Apache Cassandra is a free, open source, distributed data storage system that differs sharply from relational database management systems.
Cassandra first started as an incubation project at Apache in January of 2009. Shortly thereafter, the committers, led by Apache Cassandra Project Chair Jonathan Ellis, released version 0.3 of Cassandra, and have steadily made minor releases since that time. Though as of this writing it has not yet reached a 1.0 release, Cassandra is being used in production by some of the biggest properties on the Web, including Facebook, Twitter, Cisco, Rackspace, Digg, Cloudkick, Reddit, and more.
Cassandra has become so popular because of its outstanding technical features. It is durable, seamlessly scalable, and tuneably consistent. It performs blazingly fast writes, can store hundreds of terabytes of data, and is decentralized and symmetrical so there’s no single point of failure. It is highly available and offers a schema-free data model.
The Cassandra data store is an open source Apache project available at http://cassandra.apache.org. Cassandra originated at Facebook in 2007 to solve that company’s inbox search problem, in which they had to deal with large volumes of data in a way that was difficult to scale with traditional methods. Specifically, the team had requirements to handle huge volumes of data in the form of message copies, reverse indices of messages, and many random reads and many simultaneous random writes.
The team was led by Jeff Hammerbacher, with Avinash Lakshman, Karthik Ranganathan, and Facebook engineer on the Search Team Prashant Malik as key engineers. The code was released as an open source Google Code project in July 2008. During its tenure as a Google Code project in 2008, the code was updateable only by Facebook engineers, and little community was built around it as a result. So in March 2009 it was moved to an Apache Incubator project, and on February 17, 2010 it was voted into a top-level project.
Cassandra today presents a kind of paradox: it feels new and radical, and yet it’s solidly rooted in many standard, traditional computer science concepts and maxims that successful predecessors have already institutionalized. Cassandra is a realist’s kind of database; it doesn’t depart from the relational model to be a fun art project or experiment for smart developers. It was created specifically to solve a real-world problem that existing tools weren’t able to solve. It acknowledges the limitations of prior methods and faces our new world of big data head-on.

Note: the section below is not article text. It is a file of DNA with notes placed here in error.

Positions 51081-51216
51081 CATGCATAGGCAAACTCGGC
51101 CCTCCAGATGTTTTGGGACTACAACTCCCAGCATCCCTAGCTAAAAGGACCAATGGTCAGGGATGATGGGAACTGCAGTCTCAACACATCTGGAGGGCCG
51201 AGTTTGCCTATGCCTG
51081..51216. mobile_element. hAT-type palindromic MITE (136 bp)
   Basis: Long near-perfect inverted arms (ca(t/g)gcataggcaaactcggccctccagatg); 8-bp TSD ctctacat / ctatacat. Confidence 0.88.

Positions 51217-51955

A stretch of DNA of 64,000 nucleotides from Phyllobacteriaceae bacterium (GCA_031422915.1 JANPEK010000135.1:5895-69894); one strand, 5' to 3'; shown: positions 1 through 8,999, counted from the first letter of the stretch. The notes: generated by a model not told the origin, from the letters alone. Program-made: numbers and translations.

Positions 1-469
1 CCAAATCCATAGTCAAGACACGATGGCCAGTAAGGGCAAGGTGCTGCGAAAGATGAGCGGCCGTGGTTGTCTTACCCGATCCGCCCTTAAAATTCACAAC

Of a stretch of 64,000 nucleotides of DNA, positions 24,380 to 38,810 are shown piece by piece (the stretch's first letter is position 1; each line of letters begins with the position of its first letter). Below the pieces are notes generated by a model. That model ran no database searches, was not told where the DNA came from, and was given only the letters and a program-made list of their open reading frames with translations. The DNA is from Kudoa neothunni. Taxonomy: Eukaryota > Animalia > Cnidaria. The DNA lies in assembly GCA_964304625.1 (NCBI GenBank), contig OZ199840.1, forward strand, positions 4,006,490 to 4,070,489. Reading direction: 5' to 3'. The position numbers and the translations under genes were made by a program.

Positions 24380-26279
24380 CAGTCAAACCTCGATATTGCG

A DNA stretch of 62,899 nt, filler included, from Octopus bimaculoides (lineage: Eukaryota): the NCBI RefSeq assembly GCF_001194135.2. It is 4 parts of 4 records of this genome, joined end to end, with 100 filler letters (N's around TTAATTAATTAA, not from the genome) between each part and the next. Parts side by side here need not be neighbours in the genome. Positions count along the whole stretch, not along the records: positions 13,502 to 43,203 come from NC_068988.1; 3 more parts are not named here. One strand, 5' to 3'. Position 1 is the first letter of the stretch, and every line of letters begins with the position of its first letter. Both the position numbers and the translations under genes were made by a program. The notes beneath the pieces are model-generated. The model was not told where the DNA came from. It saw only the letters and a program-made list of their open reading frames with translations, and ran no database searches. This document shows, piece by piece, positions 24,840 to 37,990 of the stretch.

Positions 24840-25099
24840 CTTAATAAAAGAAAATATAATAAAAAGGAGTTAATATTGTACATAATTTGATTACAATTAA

I’m a little surprised how often people ask me where the database got its name. It’s not the first thing I think of when I hear about a project. But it is interesting, and in the case
of this database, it’s felicitously meaningful.
In Greek mythology, Cassandra was the daughter of King Priam and Queen Hecuba of Troy. Cassandra was so beautiful that the god Apollo gave her the ability to see the future. But when she refused his amorous advances, he cursed her such that she would still be able to accurately predict everything that would happen—but no one would believe her. Cassandra foresaw the destruction of her city of Troy, but was powerless to stop it. The Cassandra distributed database is named for her. I speculate that it is also named as kind of a joke on the Oracle at Delphi, another seer for whom a database is named.
You probably don’t drive a semi truck to pick up your dry cleaning; semis aren’t well suited for that sort of task. Lots of careful engineering has gone into Cassandra’s high availability, tuneable consistency, peer-to-peer protocol, and seamless scaling, which are its main selling points. None of these qualities is even meaningful in a single-node deployment, let alone allowed to realize its full potential.